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Bicoastal Voices

Bicoastal Voices

BY DAVID SHENGOLD | The Little Opera Theatre of NY offered a very pleasant surprise at Baruch’s impressive Performing Arts Center March 24 with “Piramo e Tisbe” by Hamburg-born Johann Adolf Hasse (1699-1783), a local premiere. One thinks of Hasse as Handel without the psychology; but the music (under harpsichordist Elliot Figg) was delightful and formally […]

The Met When It’s Good

The Met When It’s Good

BY DAVID SHENGOLD | It’s a real if rare pleasure to walk out of the Metropolitan Opera thinking, “That was an extraordinary performance, worthy of the company’s highest legacy.” I felt that after — and indeed during — February 20’s “Parsifal.” Wagner’s final opera deals meaningfully in redemptive miracles; above all what mattered here was Yannick […]

Bernstein’s Centennial & Local Gems

Bernstein’s Centennial & Local Gems

BY DAVID SHENGOLD | The year 2018 will mark Leonard Bernstein’s centenary, so expect multiple unveilings of his music theater pieces. The Philadelphia Orchestra’s welcomely out Canadian maestro Yannick Nézet-Séguin, in pec-flaunting casual clothes, led off the celebration October 12 with a concert staging of “West Side Story.” The edition cut much dialogue and several non-singing […]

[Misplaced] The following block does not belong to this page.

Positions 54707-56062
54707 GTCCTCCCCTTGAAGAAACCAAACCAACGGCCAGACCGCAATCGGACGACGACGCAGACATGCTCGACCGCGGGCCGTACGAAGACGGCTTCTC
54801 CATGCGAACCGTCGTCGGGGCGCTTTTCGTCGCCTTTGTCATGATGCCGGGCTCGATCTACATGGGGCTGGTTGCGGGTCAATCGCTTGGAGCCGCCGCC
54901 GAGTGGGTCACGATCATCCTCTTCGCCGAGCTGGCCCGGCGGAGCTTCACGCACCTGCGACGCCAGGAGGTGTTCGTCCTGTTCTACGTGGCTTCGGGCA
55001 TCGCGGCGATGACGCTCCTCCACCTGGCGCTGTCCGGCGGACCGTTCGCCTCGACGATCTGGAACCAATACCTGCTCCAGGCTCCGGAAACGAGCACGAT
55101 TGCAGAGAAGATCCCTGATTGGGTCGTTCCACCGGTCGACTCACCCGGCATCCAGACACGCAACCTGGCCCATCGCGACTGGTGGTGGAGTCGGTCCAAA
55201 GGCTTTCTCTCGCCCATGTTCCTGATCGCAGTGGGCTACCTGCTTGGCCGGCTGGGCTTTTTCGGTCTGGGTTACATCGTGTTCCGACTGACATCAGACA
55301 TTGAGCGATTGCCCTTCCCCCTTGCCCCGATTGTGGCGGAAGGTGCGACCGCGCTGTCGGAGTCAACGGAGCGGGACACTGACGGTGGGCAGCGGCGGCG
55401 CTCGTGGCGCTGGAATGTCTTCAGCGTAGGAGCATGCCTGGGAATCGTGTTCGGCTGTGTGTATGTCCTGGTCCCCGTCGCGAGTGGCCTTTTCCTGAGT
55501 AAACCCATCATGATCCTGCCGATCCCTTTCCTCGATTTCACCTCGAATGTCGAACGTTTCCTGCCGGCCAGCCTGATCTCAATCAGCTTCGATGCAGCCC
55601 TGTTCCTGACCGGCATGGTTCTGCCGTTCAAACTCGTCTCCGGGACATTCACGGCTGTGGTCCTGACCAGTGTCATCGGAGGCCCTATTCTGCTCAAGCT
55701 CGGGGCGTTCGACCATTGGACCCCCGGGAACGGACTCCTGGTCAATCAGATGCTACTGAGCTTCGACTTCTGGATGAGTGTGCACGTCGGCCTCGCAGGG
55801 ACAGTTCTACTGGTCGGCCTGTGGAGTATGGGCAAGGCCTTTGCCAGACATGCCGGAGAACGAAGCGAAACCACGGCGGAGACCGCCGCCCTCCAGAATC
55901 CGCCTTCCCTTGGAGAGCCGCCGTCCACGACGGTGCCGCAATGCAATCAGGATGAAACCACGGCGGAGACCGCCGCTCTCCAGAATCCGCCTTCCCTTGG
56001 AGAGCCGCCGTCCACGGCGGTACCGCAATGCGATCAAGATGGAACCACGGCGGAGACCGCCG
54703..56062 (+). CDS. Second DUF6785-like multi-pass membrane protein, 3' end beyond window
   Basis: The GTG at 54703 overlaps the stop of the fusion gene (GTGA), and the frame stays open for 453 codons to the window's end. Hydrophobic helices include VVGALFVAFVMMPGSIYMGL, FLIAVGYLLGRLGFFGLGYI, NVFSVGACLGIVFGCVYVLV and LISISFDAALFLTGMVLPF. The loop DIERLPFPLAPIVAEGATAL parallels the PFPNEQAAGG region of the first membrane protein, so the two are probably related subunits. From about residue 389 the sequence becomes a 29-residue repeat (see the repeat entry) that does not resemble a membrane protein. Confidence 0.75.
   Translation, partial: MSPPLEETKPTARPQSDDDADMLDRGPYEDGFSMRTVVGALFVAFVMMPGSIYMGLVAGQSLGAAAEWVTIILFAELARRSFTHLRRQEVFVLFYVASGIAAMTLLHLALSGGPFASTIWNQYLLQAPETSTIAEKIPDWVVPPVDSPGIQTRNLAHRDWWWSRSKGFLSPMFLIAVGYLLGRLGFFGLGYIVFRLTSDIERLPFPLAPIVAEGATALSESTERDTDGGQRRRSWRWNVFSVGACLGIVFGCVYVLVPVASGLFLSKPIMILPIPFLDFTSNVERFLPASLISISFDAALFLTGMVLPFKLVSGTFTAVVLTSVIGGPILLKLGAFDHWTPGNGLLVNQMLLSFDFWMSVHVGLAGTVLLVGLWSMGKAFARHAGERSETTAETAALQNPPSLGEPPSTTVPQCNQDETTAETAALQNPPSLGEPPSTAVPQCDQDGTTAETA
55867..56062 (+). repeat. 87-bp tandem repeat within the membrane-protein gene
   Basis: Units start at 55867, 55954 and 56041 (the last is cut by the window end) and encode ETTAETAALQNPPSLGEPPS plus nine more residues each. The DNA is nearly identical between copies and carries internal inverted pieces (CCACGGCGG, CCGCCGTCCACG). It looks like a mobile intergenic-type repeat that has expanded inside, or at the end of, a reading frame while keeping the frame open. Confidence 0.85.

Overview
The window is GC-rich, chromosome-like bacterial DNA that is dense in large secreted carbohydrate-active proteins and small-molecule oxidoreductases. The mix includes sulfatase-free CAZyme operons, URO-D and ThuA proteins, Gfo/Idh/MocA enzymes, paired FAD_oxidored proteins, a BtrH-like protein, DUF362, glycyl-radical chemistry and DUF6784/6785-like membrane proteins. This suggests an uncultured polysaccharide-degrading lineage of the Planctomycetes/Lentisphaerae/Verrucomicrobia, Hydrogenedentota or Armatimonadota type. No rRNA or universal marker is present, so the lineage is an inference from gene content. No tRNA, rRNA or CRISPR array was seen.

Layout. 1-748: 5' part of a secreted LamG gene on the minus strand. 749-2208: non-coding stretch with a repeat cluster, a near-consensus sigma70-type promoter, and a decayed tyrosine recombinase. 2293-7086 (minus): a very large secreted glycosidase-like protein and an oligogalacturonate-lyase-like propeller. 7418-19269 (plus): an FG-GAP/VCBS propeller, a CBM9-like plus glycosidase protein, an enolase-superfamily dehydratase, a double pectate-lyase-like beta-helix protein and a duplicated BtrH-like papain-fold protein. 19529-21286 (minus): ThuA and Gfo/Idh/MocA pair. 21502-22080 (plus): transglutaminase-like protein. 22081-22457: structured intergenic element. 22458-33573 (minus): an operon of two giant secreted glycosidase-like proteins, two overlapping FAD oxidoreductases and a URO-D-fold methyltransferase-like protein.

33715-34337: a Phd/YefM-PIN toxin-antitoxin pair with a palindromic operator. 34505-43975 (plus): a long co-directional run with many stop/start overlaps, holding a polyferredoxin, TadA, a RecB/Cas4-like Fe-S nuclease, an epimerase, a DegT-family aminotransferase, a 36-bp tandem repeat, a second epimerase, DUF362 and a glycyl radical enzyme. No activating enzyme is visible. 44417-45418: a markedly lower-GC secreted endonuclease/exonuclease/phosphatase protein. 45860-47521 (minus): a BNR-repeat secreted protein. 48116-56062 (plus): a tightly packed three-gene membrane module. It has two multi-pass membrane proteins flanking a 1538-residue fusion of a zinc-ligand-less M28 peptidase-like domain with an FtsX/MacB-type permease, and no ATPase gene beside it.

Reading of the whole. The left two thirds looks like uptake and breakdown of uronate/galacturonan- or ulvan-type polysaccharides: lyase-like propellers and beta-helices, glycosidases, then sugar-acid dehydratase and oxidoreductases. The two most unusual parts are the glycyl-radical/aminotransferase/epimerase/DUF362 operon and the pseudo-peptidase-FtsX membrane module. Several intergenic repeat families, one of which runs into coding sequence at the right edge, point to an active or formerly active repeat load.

“Dutchman” Flies Under Nezet-Seguin’s Baton

“Dutchman” Flies Under Nezet-Seguin’s Baton

BY DAVID SHENGOLD | The Metropolitan Opera proved a good place to be on May 4, at the third performance given this season of Wagner’s “transitional” opera “Der fliegende Hollaender” (“The Flying Dutchman.”) Yannick Nezet-Seguin, the youthful, out gay Canadian anointed as the company next music director, achieved fine results in the pit, approaching the score […]

In the Met’s New “Otello,” Moor is Less  

In the Met’s New “Otello,” Moor is Less  

BY ELI JACOBSON | The elimination of traditional blackface from Bartlett Sher’s new Metropolitan Opera production of Verdi’s “Otello” has occasioned considerable controversy online and in the print press. Both the Shakespeare play and Arrigo Boito’s libretto for Verdi’s opera refer to the Moor of Venice as “black.” By the Renaissance, “moor” (often “blackamoor”) referred to […]

Three Tenors

Three Tenors

  BY DAVID SHENGOLD | Tenors do not need to come in threes, but recent weeks have seen three major exponents of high-voiced repertory gracing local stages. One of these — the late-blooming Polish star Piotr Beczala — would be on anyone’s list of great operatic singers active today. The other two — Russell Thomas and […]

Opera’s Birthday Boys

Opera’s Birthday Boys

BY DAVID SHENGOLD | Washington National Opera’s season started impressively with an uncomplicated but visually pleasing “Tristan und Isolde” staging imported from Sydney. Brian Thomson’s clever unit set presented a liminal, bridge-like space evocatively lit by Rory Dempster, and Neil Armfield’s direction didn’t intrude or force other agendas on the text. The end, however, ineffectively found […]